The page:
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Daily Agenda: Making Room for the Yuan in the IMF Reserve Basket
China must now deal with global currency flows; Japan’s government-run pension fund saw sharp drawdown in August; the UN climate conference begins in Paris.
Today is expected by most analysts to be the first day the Chinese yuan is part of the International Monetary Funds Special Drawing Rights reserve basket. This milestone demonstrates how far Beijing has come in liberalizing its monetary system but also underscores how much more will be required to keep pace with the current trajectory of reform. With hundreds of billions of dollars waiting in the wings, Chinese regulators must now grapple with the fact that capital, by its nature, flows in both directionin and out of the country. Recent handwringing over the effect of foreign capital on the rout in equity markets suggest than Chinas political leaders will not find this to be an easy transition.
Japanese government-managed fund takes hit on stock market selloff. The Government Pension Investment Fund of Japan suffered a drawdown of more than $64 billion during the global equity market retreat in August, according to documents released today. The setback amounts to a nearly 6 percent decline in value for the fund which oversees more than $1 trillion.
Paris global warming conference begins. On Monday representatives from more than 100 countries met in Paris as part of the United Nations climate summit which is expected to last two weeks. Activists held protests in cities around the globe over the weekend to draw attention to concerns over the impact of fossil fuels on weather patterns.
Factory output rises in Japan. October industrial production data released today by the Japanese Ministry of the Economy indicates a possible rebound in activity in the countrys factories with a gain of 1.4 percent versus levels in September. Semiconductor chips and other electronic components led the gains despite still-slack export demand.
Oil prices rise ahead of OPEC meeting. In advance on Fridays announcement from the Organization of the Petroleum Exporting Countries meeting in Vienna, oil futures markets rebounded on Monday. Front-month delivery contracts for West Texas Intermediate-grade crude climbed to more than $42 a barrel in early morning trading in New York on Monday.
Indias GDP accelerates. Gross-domestic-product data released today by Indias Central Statistics Office indicated that the pace of growth exceeded consensus expectations during the three months ending in September. Annualized headline GDP registered at 7.4 percent versus a rate of 7 percent in the prior quarter and forecasts for 7.3.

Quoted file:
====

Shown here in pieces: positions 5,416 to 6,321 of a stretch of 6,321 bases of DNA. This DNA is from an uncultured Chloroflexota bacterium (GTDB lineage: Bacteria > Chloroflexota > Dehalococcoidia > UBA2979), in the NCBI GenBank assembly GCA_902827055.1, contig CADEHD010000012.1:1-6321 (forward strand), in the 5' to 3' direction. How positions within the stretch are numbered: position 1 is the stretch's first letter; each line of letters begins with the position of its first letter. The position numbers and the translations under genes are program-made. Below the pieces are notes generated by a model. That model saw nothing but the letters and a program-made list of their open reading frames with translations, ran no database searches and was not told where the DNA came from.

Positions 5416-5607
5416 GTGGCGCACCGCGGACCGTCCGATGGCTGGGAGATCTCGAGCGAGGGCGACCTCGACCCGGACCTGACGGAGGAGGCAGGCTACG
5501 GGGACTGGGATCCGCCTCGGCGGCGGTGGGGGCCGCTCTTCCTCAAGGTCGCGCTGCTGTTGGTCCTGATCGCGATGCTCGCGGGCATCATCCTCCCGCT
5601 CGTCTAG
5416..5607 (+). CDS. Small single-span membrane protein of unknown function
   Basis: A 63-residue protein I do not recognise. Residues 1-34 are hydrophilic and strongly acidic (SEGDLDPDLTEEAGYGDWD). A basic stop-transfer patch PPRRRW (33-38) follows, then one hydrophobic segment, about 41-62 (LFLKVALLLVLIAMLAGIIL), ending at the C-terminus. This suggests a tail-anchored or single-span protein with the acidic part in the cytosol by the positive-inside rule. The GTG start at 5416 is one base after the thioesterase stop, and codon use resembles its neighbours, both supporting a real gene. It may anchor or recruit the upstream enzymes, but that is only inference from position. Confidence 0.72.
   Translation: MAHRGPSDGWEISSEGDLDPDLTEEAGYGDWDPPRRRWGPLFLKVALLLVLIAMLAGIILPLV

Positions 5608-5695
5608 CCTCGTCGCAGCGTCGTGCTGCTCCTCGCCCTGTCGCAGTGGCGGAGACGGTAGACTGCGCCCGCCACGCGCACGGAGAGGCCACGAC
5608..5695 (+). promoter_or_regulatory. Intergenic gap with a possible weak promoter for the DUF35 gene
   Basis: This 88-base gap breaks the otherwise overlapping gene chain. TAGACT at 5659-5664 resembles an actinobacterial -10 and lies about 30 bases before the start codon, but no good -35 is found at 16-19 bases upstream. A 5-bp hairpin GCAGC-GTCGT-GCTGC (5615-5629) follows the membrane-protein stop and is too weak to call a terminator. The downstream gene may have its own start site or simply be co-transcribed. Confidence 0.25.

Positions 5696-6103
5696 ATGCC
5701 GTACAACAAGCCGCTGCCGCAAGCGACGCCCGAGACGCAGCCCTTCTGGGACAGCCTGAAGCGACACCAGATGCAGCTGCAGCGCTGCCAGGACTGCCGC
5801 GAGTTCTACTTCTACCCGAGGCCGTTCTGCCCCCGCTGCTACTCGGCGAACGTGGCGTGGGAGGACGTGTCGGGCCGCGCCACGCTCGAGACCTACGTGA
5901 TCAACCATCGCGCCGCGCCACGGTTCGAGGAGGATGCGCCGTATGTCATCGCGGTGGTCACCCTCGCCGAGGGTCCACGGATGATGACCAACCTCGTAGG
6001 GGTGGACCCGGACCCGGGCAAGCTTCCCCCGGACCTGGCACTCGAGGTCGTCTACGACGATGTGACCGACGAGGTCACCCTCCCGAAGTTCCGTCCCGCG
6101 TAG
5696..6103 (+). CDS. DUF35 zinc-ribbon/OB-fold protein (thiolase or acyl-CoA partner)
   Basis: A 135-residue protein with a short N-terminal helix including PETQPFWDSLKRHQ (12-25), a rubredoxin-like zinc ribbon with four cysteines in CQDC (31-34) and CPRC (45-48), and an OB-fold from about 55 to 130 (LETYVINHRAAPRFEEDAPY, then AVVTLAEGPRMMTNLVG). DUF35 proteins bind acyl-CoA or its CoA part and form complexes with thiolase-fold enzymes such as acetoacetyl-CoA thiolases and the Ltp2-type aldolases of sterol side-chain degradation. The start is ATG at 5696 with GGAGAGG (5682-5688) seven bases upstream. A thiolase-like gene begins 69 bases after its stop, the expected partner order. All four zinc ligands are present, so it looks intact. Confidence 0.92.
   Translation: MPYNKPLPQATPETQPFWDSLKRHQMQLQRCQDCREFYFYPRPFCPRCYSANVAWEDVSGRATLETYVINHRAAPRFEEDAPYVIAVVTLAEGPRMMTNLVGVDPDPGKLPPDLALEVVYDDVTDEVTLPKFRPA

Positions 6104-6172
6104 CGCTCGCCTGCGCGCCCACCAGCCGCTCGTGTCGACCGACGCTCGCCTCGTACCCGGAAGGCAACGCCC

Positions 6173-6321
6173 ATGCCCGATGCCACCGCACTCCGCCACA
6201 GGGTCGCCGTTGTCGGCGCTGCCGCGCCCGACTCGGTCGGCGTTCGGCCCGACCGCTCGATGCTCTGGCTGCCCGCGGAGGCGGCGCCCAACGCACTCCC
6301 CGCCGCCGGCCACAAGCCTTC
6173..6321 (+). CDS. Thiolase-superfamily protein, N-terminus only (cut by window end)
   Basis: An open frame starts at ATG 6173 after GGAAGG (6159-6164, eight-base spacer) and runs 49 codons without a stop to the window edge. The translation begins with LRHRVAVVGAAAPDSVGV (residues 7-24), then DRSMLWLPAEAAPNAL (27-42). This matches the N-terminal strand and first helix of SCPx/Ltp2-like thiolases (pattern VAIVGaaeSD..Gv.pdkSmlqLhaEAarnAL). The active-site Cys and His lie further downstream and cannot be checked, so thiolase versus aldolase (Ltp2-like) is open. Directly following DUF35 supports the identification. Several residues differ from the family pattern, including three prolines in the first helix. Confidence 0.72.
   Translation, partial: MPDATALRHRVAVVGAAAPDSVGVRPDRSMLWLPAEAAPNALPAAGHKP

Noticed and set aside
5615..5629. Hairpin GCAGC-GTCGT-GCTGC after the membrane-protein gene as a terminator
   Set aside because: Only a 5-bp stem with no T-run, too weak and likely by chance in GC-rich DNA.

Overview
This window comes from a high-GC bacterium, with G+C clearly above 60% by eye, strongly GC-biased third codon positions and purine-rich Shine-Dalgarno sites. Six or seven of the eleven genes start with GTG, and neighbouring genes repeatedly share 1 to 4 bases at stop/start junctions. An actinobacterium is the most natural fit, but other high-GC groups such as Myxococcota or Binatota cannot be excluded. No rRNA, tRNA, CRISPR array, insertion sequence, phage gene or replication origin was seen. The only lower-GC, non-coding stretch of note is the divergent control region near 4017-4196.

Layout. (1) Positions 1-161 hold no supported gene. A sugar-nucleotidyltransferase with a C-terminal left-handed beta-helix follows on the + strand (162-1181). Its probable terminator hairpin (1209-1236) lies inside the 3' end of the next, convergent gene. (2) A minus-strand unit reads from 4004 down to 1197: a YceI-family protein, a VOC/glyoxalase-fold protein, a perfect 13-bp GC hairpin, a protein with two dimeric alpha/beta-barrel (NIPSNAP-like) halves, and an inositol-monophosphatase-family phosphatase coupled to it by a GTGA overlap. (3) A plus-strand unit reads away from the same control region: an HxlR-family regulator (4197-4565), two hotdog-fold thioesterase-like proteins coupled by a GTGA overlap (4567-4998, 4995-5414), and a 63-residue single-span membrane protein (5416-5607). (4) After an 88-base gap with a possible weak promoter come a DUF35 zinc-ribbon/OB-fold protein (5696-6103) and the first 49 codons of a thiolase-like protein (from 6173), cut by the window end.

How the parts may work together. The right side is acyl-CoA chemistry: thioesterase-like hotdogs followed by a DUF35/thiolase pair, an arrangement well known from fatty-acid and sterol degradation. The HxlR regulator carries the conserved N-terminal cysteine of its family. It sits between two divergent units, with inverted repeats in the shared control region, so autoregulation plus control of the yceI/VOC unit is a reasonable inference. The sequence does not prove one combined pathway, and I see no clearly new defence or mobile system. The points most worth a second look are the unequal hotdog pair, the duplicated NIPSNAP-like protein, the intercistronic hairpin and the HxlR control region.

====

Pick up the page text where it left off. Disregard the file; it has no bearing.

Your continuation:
Portfolio Perspective: A Choppy March Into Year-End for Equities
Over the five years of this bull market, the S&P 500 index has risen an average of 2 percent in December (third best) with the worst year being a 0.4 percent decline, the second shallowest monthly pullback behind March. It may be more difficult for that seasonality to repeat this December.
The ECB meeting this Thursday, November employment on Friday and the FOMC meeting on December 16-17 will be the key events of the month. With the ECB having signaled that more stimulus is likely to be announced and fed-fund futures implying more than a 70 percent probability for a 25 basis point rate hike, divergent policy of the major central banks has arrived.
It is worth repeating two observations from prior tightening cycles since the early 1990s (1994, 1999 and 2004): 1) No matter how well telegraphed, the onset of a tightening cycle triggers higher equity volatility; 2) in the months following an initial rate hike equities declined, the U.S. dollar weakened and gold appreciated, all opposite of what might be considered a textbook response.
Looking beyond the near-term impact of central bank policy on volatility, a key theme into 2016 will be regime change. The floor in spot VIX has lifted relative to the last several years following the August shock. During the 1990s cycle, equity volatility transitioned higher a few years before the end of that economic expansion. If sustained, the inflection in volatility would both support the argument that the current economic cycle at almost 6.5 years is approaching maturity and suggests a more turbulent backdrop for the financial markets than has been experienced over the last several years.
Jim Strugger is a managing director and derivatives strategist for MKM Partners in Stamford, Connecticut.